Friday, April 11, 2008

The US Economy 2008

The current state of the US economy is, in my judgment, a result of the convergence of social, political and economic forces that have been building to this point. If that is the case, the abysmal condition of the economy is not simply a temporary downturn but rather indicative of a more serious malaise.

One of the factors that have been implicated in the current economic situation is the so-called sub-prime mortgage crisis. How exactly did this happen? There are a number of underlying reasons operating here. The serious lack of government regulation allowed unscrupulous lending practices to grow without impediment. The exceedingly wide gap between those who have in our society (an exceedingly small percentage of the overall population) and those who do not has created a significant underclass. The members of this economic sector of the population are so strapped for resources that these dubious sub-prime loans seemed terribly attractive. Lastly, the greed-driven financial institutions sought to capitalize on these loans. The end result was destined to be the collapse we now have experienced.

Although this particular downturn may be reversed over the short term by government and financial manipulation and through the imposition of control mechanisms over the financial institutions, there are endemic difficulties that are not amenable to a quick fix. These are outlined below.

Nine trillion dollars worth of national debt has been accumulated over the nation’s history. Seventy percent of this debt can be attributed to three Republican Presidents: Ronald Reagan, George H.W. Bush and George W. Bush. These are presidents that are noted for their “conservative” credentials. This fact is ironic to the extreme. This debt will haunt not only this generation, but many generations to come. The interest payments on this debt are enough to curtail economic development.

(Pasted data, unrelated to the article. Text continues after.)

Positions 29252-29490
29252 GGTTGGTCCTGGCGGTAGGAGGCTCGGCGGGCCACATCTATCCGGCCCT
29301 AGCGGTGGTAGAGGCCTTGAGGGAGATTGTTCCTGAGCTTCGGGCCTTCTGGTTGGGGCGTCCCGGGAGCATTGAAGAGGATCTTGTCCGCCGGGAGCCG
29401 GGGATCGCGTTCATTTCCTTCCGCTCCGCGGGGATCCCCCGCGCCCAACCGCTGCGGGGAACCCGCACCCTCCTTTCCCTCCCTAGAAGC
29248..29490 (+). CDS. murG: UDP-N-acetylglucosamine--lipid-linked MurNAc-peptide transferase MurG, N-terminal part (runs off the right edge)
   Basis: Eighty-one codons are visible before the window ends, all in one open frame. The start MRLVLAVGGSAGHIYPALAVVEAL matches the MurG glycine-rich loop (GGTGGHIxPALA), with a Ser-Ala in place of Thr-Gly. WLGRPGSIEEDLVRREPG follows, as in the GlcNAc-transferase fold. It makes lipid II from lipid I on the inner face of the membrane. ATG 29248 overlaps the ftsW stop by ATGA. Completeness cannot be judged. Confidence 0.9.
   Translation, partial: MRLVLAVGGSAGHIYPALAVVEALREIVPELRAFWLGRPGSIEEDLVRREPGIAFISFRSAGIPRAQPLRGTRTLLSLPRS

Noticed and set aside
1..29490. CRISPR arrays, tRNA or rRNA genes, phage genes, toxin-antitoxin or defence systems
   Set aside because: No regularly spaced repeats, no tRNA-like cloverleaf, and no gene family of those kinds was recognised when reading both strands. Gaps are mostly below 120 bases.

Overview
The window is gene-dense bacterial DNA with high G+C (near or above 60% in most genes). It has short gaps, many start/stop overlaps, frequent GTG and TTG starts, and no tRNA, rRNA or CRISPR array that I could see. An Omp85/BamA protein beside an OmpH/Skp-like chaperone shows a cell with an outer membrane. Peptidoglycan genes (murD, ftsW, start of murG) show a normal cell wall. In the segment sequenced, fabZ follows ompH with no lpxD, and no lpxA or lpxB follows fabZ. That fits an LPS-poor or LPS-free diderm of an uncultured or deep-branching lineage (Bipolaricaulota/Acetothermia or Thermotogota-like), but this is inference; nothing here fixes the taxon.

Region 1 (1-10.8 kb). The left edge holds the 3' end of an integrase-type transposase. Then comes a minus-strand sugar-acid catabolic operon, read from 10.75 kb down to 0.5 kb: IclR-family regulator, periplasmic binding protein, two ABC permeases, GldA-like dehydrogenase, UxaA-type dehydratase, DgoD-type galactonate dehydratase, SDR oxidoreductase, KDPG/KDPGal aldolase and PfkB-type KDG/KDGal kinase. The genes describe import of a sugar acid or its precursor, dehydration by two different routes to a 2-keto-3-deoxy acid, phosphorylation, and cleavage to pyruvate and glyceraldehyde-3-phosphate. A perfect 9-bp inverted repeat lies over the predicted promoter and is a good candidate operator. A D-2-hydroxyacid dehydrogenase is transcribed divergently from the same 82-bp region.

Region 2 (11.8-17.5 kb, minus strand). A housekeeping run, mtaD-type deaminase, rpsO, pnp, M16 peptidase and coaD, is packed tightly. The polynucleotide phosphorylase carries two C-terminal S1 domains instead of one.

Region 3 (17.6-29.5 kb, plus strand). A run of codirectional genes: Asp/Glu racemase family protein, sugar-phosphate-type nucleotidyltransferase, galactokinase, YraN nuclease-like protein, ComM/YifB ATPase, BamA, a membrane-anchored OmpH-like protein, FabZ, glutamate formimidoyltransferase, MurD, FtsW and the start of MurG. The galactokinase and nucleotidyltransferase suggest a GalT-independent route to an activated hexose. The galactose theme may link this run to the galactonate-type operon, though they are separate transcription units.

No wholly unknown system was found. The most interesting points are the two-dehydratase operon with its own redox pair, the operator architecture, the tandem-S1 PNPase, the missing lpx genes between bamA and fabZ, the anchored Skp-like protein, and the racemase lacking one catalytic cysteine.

The Iraq Wars I and II have essentially drained what will inevitably be trillions of dollars from our national wealth (The Trillion-Dollar War by Joseph Stiglitz and Linda Bilmes). This together with the seriously overblown military budget has denied a significant part of the domestic economy of the funds required for such important services as national infrastructure improvements, health care, education, housing and environmental protection.

In addition, the fact that we are no longer a producer nation and depend on foreign-produced consumer goods has led to an extreme imbalance in trade, especially in regards to China. As a result, the Chinese are pouring billions of dollars into our economy to service our massive debt through the purchase of government bonds. This has put us in a position of extreme weakness. Similarly, on account of our dependence on foreign oil, the Saudi government is also propping up our national economy by helping to service our debt.

The Congress and the Presidency for years have unscrupulously drained the Social Security surplus to the extent that when the huge bolus of individuals from the baby boom generation enters retirement, the government will have to repay that loan and disrupt further the national economy. The other alternative to this would be to cut back on social security benefits for approximately seventy million people. In addition, the Medicare program faces analogous difficulties. If serious cutbacks in Medicare are made, this will impact the health care of millions of elderly Americans in a society where there is no universal health care and nearly fifty million people already have no health coverage. Such a situation would have a dramatic impact on the quality of life of a staggering number of individuals.

The factors that have been cited above have been enshrined in our methods of doing business and can only be reversed through a major realignment of our values and our institutions. If we continue to allow greed, opportunism and profit to dictate our behavior both domestically and in the world at large, our prospects for the future will worsen rather than improve.

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